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Careers The dangers of alleging and exaggerating employee misconduct

This column is part of Globe Careers' Leadership Lab series, where executives and experts share their views and advice about leadership and management. Follow us at @Globe_Careers. Find all Leadership Lab stories at tgam.ca/leadershiplab.

In my experience, the No. 1 error when terminating an employee is asserting misconduct where there is none. This approach, and the advice of lawyers or human resources professionals who propose it, fails to appreciate the implications. Employers who exaggerate or even conjure up minor mistakes or transgressions to use as a bargaining chip in future severance negotiations are making a risky move. As three recent court decisions illustrate, when employers don't play by the rules, strategic allegations of misconduct can lead to enhanced damage awards, increased legal fees and negative media exposure.

Tom Morrison, a near 60-year-old regional sales manager for Ergo-Industrial Seating Systems was fired after Ergo accused him of mismanaging a client account and not co-operating with his boss. Although Morrison was initially offered some severance, he was threatened by Ergo that it would treat his termination as "for cause", if he pursued the matter further.

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At his recent wrongful dismissal trial, Ergo's allegations of misconduct collapsed and its strategy quickly backfired. A judge found that Morrison was a top performer and rather than engaging in any misconduct, he was simply not a good fit with his new boss. Ergo's allegations of misconduct were unconvincing and worse, its contention that there was cause for dismissal was not one that it reasonably believed. Ergo knew that Morrison was in a poor financial state and instead of terminating him with fair severance, it accused him of misconduct as a deliberate negotiating strategy in order to try to reduce his payout.

Ergo's hardball tactics caught the ire of the judge. Morrison was awarded one year's severance and his legal costs. But it was the Judge's decision to also award him punitive damages, typically reserved only for the most serious misconduct deserving of sanction, which makes his case remarkable. Morrison was awarded an additional $50,000 in order to set a clear example of how employers ought not to behave towards ex-employees.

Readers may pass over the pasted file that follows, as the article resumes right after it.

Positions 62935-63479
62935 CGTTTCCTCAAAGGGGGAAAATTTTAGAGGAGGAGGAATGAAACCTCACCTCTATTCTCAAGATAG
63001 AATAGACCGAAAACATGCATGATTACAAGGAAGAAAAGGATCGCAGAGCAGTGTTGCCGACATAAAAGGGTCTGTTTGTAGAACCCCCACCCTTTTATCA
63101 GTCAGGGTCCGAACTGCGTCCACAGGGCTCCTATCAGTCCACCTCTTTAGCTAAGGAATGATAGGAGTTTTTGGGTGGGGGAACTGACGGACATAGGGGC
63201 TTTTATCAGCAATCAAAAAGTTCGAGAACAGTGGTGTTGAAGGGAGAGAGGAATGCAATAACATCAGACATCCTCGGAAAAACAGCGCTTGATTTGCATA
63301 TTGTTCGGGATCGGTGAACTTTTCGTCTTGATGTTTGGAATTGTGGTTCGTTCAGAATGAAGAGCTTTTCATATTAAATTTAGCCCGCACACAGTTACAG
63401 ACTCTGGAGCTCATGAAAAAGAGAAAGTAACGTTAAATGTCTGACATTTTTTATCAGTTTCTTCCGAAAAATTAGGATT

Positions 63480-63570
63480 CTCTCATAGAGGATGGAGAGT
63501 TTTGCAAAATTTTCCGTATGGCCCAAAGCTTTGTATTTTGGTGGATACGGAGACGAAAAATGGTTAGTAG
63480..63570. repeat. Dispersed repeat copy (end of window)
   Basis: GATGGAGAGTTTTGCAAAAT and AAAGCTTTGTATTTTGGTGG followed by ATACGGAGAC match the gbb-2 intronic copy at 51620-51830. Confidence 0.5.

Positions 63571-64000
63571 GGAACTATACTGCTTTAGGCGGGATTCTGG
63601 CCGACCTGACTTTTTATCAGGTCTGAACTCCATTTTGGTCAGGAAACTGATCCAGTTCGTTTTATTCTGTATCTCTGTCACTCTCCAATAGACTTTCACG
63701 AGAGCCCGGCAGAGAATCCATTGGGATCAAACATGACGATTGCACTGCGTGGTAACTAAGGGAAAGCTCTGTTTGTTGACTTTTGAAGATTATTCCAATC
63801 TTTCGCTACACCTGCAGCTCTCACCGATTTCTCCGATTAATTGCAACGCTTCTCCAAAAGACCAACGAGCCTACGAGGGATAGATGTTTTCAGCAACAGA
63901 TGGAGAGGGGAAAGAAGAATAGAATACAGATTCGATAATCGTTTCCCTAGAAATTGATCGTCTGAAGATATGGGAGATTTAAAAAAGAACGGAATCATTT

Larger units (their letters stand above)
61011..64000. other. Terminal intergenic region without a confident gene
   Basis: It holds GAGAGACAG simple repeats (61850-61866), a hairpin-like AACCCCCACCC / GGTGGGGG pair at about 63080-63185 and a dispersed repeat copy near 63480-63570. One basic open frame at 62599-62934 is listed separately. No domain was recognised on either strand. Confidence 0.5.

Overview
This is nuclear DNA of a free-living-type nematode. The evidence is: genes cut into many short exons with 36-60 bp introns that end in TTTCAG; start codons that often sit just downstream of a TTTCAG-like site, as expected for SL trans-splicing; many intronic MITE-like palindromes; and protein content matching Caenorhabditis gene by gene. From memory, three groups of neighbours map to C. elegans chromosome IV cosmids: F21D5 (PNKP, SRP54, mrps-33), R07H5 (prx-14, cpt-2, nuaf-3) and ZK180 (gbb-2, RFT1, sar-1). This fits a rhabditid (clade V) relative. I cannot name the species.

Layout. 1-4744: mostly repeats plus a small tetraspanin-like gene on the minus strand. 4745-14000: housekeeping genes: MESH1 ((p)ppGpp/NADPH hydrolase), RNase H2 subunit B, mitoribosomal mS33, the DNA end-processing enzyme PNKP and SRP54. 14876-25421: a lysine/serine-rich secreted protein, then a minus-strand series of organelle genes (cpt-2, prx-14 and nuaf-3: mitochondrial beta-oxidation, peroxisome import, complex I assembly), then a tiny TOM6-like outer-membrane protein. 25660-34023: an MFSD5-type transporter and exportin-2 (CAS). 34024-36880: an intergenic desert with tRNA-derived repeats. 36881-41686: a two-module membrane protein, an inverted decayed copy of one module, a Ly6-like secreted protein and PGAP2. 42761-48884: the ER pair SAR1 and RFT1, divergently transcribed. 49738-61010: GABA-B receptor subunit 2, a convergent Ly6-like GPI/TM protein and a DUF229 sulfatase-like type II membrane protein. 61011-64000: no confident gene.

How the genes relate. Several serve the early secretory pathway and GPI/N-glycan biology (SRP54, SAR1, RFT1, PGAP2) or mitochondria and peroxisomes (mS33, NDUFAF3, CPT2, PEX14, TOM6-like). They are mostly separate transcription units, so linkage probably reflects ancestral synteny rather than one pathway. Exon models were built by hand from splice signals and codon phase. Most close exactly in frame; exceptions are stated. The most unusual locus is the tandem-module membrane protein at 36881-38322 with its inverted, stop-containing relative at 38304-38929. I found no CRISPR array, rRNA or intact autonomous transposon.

Accusing an employee of misconduct that is not proven at trial does not automatically lead to punitive damage awards. However, where those allegations are contrived, judges usually feel inclined to intervene. In another recent case, an employee was awarded $100,000 in punitive damages following a long trial where the employer put together a process to justify termination for misconduct, which included unfounded allegations and trumped up complaints. In chastising the employer, the court wrote "the conduct of the Defendant corporation is outrageous because it was mean and cheap in trying to get rid of an employee." Here, terminating this employee was a means to avoid paying him more severance, so the Court found that the decision to accuse him of misconduct was contrived.

Even if it's not through an award of punitive damages, courts will still find ways to penalize employers who do not act reasonably when asserting misconduct at the time of termination, or afterwards, often through increasing the amount of legal fees recovered. In one of my own recent cases where a banking expert was jettisoned following a failed business venture, his employer argued that the termination was for cause – even though, in the words of the judge, "there was not stitch of evidence to support it." Although, the employer abandoned this unfounded attack before trial, this behaviour was still not lost on the judge, who found that the employer's allegation was "nothing more than a cynical tactic deployed to discourage the lawsuit." In awarding my client increased legal costs, the judge wrote that the employer's tactic was both aggressive and abusive.

In Canadian dismissal law, there is misconduct and then there is serious misconduct, such as theft, dishonesty or fraud. Only the latter justifies cause for dismissal without severance and it must be proven by an employer, not simply perceived. This is why even just alleging misconduct can become a costly gamble for employers if the evidence to back it up is shady or, in some cases, absent altogether.

In light of these recent precedents, employers who deploy a cavalier approach to dismissal may quickly wish to reconsider. Once an employee is accused of misconduct, he or she is invariably compelled to fight back. But instead of simply pursuing more severance, claims of bad faith behaviour are almost always included. Not only will this increase an employer's exposure to enhanced damage awards but escalate its own defence costs as well. If the goal is to save money, often the opposite occurs.

Daniel A. Lublin is a partner with Whitten & Lublin Employment Lawyers. He can be reached at Dan@canadaemploymentlawyer.com

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